Neither a church nor an individual can hope to follow and honor the Lord without a commitment to pursuing holiness. As these chapters in Numbers remind us, a holy life is not sin-free, but it is marked by a desire to be free of sin in every relationship and activity of life.
In the book of Numbers, the Lord is preparing Israel to follow Him through the wilderness and into the promised land.
They need to be ready for battle, and they need to be aware of God’s presence, as we saw in chapters 1 through 4. Now here in chapters 5 and 6, the Lord puts the people on the path to personal purity as well as holy living as a nation.
The Lord speaks to Moses at the beginning of chapter 5:
“Command the people of Israel that they put out of the camp everyone who is leprous or has a discharge and everyone who is unclean through contact with the dead. . . . that they may not defile their camp, in the midst of which I dwell.” (verses 2-3)
This command might appear to lack compassion, but earlier in Leviticus 13:46, the Lord delivered this same command concerning ceremonial uncleanness.
You see, at this point, these physical illnesses symbolized sin, and God wanted sin kept out of the camp. So, He’s saying to His people, “It’s time to make the camp clean. I live here; I dwell in your midst, and I’m calling you to holy living.” This is not a heartless command. In fact, there were additional laws about allowing these same people back into the camp once they were cleansed.
Paving the path to purity not only involved cleanness in the camp; it included interpersonal relationships as well. We read here in verse 6 what God says:
“When a man or woman commits any of the sins . . . and that person realizes his guilt, he shall confess his sin . . . And he shall make full restitution for his wrong, adding a fifth to it and giving it to him to whom he did the wrong.”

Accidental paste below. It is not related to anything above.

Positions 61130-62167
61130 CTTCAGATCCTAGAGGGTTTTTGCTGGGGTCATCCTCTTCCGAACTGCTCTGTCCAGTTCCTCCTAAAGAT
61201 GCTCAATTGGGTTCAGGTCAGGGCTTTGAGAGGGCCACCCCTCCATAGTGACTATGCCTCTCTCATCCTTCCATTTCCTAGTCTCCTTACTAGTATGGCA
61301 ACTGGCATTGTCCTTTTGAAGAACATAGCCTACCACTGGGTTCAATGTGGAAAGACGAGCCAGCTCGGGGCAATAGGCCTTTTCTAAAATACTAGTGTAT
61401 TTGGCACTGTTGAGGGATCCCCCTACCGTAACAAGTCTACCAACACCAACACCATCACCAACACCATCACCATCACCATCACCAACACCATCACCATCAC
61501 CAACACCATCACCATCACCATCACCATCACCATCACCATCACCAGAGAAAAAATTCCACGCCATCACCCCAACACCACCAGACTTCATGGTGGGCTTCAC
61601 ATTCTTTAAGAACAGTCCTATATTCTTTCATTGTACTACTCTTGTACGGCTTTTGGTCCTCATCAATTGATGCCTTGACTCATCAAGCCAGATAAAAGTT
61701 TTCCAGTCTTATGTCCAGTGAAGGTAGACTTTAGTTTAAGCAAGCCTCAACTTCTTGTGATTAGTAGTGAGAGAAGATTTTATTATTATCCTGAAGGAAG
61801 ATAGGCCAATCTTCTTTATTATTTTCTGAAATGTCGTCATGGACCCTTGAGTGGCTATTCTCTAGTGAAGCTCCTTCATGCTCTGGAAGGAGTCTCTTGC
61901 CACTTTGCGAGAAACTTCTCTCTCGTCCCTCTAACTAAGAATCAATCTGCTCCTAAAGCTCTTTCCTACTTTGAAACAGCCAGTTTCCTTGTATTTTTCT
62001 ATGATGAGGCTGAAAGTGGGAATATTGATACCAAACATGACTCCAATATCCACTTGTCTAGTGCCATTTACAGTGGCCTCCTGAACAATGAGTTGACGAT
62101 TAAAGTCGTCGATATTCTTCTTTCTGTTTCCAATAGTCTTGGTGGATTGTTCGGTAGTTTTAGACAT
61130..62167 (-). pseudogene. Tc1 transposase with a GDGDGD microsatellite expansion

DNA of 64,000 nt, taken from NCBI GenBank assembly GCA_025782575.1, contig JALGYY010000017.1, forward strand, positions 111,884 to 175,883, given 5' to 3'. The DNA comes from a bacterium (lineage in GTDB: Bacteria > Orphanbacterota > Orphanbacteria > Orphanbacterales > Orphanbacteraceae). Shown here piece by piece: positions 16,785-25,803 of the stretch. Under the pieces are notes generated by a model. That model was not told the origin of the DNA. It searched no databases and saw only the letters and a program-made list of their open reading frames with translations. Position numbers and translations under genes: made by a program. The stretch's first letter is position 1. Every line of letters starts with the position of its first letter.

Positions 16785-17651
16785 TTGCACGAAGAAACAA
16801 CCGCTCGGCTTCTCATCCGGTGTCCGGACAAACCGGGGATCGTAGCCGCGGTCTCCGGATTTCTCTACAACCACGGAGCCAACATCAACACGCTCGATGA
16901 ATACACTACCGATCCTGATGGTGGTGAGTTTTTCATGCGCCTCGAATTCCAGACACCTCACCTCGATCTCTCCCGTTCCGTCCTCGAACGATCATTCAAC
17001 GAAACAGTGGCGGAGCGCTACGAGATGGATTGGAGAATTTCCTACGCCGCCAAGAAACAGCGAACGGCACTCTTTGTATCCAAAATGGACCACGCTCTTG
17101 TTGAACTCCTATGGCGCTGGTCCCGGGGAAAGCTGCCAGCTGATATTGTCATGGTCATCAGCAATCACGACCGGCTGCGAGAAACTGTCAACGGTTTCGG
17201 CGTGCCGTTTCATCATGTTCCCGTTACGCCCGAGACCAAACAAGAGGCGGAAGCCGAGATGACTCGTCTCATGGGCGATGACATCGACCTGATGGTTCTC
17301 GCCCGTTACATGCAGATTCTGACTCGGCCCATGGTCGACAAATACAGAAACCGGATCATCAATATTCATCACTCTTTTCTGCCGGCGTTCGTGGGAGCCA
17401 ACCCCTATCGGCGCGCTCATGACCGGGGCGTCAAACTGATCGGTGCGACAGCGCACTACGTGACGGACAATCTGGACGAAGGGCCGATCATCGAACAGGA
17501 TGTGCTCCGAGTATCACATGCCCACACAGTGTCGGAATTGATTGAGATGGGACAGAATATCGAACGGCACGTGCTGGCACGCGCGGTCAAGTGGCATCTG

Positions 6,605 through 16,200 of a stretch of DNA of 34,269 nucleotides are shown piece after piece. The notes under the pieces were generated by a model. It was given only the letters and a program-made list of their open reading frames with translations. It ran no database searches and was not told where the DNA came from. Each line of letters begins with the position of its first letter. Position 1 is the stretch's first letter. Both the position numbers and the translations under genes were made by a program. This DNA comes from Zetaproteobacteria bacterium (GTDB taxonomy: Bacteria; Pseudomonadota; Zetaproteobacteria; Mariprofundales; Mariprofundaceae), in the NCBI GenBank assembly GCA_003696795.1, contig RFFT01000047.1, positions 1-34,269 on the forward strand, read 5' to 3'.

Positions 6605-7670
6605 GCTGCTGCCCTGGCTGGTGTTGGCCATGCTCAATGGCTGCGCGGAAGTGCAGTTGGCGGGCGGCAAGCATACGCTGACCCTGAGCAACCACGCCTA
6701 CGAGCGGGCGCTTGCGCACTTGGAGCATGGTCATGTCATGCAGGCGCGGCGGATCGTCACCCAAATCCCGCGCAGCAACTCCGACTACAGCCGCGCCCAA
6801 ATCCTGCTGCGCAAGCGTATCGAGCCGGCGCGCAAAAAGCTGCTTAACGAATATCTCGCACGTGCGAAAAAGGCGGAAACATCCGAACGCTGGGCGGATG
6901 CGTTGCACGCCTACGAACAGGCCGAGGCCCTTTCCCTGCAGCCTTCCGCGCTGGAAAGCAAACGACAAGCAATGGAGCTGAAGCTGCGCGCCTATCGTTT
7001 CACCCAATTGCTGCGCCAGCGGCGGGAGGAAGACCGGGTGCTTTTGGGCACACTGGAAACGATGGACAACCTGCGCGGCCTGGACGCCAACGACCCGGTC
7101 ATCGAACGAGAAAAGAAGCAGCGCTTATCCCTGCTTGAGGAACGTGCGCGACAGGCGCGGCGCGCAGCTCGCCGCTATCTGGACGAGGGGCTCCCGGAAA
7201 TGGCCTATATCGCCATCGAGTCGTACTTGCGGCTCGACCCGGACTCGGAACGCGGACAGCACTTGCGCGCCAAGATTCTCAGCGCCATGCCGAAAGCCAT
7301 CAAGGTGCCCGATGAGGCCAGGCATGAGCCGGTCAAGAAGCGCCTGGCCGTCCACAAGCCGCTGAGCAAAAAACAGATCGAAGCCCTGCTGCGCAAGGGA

In other words, if the community is to be pure, the people need to deal with sin in their personal relationships. Unresolved conflicts are poisonous to a community of God’s people. They can destroy a nation, a school, a family, a ministry team.
The Lord Jesus addressed this when He said if you know someone has something against you, you should immediately go and be reconciled to that person. This even takes precedence over worship (Matthew 5:24).
And sometimes reconciling with a person you have wronged involves making restitution. God says here that you don’t just apologize for stealing or causing someone loss; you pay for the person’s loss.
But what happens if someone is stealing another person’s husband or wife? That’s a whole lot more serious. The remainder of Numbers 5 outlines a trial procedure involving an accusation of adultery.
We’re given a case here where a husband suspects his wife of being unfaithful. He’s not sure his suspicions are correct. She’s denying it, and there are no eyewitnesses to testify against her.
Keep in mind that this rather unique trial procedure is going to depend on God’s direct intervention. He is an eyewitness and knows the truth.
First, the jealous husband brings his wife to the priest here in verse 15 along with a grain offering. We then read in verse 16, “And the priest shall bring her near and set her before the Lord.”
Then the priest puts some dust from the tabernacle floor into a jar of water taken from the basin. All this has symbolic significance and points to the holy presence of God.
The Lord’s instructions continue:
“The priest shall make her take an oath, saying, ‘If no man has lain with you, and if you have not turned aside to uncleanness while you were under your husband's authority, be free from this water of bitterness that brings the curse. But if you have gone astray . . . and some man other than your husband has lain with you, then . . . May this water that brings the curse pass into your bowels and make your womb swell and your thigh fall away.’ And the woman shall say, ‘Amen, Amen.’” (verses 19-20, 22)